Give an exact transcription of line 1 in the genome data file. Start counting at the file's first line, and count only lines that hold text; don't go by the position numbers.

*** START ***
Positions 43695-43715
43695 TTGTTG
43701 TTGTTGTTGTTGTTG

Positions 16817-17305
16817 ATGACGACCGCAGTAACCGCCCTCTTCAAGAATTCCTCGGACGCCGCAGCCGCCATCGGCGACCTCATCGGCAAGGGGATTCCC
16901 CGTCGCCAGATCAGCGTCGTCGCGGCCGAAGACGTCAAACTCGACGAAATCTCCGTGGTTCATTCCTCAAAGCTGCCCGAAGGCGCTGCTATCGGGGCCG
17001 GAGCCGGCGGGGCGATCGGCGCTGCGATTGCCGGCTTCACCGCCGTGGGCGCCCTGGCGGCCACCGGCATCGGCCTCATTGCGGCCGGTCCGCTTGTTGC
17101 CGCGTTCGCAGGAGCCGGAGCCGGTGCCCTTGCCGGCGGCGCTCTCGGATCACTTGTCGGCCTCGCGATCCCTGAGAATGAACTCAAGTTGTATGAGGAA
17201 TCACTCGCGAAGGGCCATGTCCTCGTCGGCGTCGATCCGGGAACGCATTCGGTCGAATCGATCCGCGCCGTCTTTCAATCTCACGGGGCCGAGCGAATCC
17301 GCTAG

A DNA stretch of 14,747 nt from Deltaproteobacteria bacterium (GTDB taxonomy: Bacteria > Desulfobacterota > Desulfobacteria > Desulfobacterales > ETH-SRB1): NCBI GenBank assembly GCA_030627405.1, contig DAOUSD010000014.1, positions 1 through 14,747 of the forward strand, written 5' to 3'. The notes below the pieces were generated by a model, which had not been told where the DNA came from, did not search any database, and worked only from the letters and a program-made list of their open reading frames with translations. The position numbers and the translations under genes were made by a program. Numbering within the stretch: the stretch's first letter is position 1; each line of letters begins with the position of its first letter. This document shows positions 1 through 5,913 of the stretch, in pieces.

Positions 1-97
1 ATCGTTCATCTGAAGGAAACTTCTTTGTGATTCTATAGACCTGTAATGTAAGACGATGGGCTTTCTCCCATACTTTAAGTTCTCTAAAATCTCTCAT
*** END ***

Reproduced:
Positions 43695-43715